It was Alice Carter's idea to wear a gas mask in the Gross Anatomy lab which Director Thom Eberhardt loved but mostly dude to the Frommaldahyde that was overpowering the room to the point that Daphine Zuniga would stand next to the door to get air.

The scene where Matthew Modine and Daphine Zuniga are talking on the porch in front of Modine's parents house was an all night shoot and it was an urgent final shot by Director Thom Eberhardt because sun was just starting to come up and was really happy that it took only one take to get it.

Director Thom Eberhardt won a bet between him and Producer Debra Hill for the scene where Matthew Modine and Daphine Zuniga are in the Anatomy lab together goofing around. Hill bet that the scene would never make the final cut of the film and Eberhardt knew that it would because the movie was already very long and there was alot scenes were due to be cut for pace and time. Eberhardt won twenty dollars from her.

The scene where Daphine Zuniga has her rant was almost completely ad-libbed.

The music department insisted that they use a song by the Beastie Boys which was very expensive against the wishes of Director Thom Eberhardt. Eberhardt couldn't find a place for it but finally used it during the scene where Alice Carter's character has gone into labor. For that Eberhardt, insisted that he use an expensive song to license of his own to use in a scene and the studio agreed. The Doris Day song that play in the background during the scene where Carter gives birth in the cafe.

The scene where Alice Carter is about to have her baby, the props department brought in a fake, rubber baby which would bounce on the floor if had fallen. Director Thom Eberhardt felt that even with lubing it up and everything it wouldn't make the scene work, but Matthew Modine felt that it really would work and in the end it did work without showing much of the baby as possible. Eberhardt was very happy in the end.

The first cut of the film was well over two hours and after the studio screened the film, they told Thom Eberthardt to call them when the movie was under two hours. Eberhardt and his editor, Bud Smith cut the film drastically by 30 Minutes and ended up at the 109 Minute running time that it currently stands.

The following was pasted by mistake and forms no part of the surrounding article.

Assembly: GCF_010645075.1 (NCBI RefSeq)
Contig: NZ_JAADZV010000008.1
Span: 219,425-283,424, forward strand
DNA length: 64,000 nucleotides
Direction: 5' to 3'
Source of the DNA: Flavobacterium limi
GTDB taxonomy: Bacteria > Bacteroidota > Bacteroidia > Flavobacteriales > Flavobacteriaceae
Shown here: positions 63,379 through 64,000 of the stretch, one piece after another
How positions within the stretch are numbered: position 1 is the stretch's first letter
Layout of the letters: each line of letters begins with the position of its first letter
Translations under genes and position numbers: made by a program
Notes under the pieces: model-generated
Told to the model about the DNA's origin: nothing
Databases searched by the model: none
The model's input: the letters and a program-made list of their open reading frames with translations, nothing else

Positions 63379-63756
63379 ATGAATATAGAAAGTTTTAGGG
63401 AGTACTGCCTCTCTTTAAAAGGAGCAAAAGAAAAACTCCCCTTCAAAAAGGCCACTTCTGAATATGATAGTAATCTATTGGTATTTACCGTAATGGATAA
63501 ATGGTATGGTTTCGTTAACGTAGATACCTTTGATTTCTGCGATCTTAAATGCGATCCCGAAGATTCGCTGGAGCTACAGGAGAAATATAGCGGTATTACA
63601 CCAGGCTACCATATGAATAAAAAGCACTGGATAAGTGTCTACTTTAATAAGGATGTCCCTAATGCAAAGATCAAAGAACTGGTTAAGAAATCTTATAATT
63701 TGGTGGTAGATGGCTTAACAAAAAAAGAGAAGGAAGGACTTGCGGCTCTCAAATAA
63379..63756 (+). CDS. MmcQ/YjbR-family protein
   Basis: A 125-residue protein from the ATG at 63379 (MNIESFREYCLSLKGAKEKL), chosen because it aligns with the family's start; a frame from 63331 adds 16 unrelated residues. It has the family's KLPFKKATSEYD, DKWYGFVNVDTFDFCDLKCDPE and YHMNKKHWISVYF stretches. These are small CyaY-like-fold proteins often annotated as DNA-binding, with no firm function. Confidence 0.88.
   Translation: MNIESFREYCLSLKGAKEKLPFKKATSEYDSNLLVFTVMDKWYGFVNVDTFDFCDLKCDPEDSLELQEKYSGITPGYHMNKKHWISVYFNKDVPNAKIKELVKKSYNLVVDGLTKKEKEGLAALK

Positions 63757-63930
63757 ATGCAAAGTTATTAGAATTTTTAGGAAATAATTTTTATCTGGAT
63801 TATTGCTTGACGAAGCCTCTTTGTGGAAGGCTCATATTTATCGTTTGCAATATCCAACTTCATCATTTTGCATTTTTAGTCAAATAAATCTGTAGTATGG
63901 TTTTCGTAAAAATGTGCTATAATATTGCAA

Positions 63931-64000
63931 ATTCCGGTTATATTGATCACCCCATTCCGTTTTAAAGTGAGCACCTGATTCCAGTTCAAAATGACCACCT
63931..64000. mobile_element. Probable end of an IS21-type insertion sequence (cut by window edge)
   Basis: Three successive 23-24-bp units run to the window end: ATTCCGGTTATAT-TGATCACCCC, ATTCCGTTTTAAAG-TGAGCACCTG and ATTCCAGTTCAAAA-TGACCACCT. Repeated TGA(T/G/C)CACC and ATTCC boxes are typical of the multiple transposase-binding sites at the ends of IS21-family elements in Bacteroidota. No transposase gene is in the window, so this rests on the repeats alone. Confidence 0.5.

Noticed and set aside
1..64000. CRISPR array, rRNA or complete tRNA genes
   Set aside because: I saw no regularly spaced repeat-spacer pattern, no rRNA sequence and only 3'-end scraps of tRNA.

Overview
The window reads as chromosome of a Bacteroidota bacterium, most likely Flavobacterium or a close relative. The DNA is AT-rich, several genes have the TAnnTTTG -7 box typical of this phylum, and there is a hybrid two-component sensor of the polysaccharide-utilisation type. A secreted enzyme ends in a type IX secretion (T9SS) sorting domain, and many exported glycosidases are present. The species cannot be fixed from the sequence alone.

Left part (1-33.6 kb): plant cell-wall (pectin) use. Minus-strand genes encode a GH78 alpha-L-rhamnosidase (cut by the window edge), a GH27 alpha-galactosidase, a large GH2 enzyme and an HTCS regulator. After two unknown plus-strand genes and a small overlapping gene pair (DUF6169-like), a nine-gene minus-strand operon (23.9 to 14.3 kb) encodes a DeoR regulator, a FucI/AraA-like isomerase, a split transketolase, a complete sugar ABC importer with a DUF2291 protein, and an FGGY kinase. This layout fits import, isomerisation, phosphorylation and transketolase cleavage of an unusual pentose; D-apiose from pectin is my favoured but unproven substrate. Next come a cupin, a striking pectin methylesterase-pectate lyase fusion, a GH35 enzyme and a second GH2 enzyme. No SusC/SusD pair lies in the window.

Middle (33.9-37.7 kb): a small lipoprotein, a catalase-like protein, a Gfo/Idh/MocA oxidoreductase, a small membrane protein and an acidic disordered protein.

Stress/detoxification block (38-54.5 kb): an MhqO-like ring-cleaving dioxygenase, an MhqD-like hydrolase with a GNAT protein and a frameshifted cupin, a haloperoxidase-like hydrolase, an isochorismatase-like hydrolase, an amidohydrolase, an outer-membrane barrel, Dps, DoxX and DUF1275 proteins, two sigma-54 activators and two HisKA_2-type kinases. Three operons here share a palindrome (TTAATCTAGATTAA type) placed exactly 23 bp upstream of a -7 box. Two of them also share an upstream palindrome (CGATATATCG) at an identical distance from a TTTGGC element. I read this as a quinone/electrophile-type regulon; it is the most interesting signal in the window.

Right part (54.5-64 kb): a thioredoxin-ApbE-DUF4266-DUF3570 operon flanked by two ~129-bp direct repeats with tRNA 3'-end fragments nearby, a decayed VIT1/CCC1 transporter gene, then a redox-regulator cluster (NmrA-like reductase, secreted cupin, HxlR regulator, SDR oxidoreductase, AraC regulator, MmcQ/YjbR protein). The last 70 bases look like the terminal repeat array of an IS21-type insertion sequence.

The scene where Matthew Modine is looking for his final grade, Director Thom Eberhardt asked Daphine Zuinga if she could take a piece of a paper, crumple it up and put in her mouth to give scene a little more comedic tone.

The final end result of the film according to Director Thom Eberhardt was "Boy Meets Girl, Boy Loses Girl, Boy Gets Girl Back In Medical School"

Matthew Modine and Todd Field both respectively appeared in Full Metal Jacket (1987) and Eyes Wide Shut (1999), the two final films of Stanley Kubrick.

J.C. Quinn, who plays Papa Slovak (Joe's Father), also starred with Matthew Modine in the movie "Vision Quest", as the cook (Elmo) in the Hotel where Louden (Modine) worked.

Originally after David faints in the anatomy lab, his character just disappears and his parents coming to the school to collect his personal belongings. The studio executives felt that they needed a "goodbye scene" for the character. So Director Thom Eberhardt had to fly to London where Matthew Modine was filming Memphis Belle to shoot the scene months after production had wrapped. The scene was shot in Shepperton Studios and they had to get Todd Field back along with Christine Lahti, who was doing "Heidi Chronicles" on Broadway to do the scene and the studio had to Concorde her to London and back to New York because she did not want to miss any of her performances. Eberhardt argued with Disney CEO Jeffery Katzenberg that the scene wouldn't make a difference despite in the end of how good it was.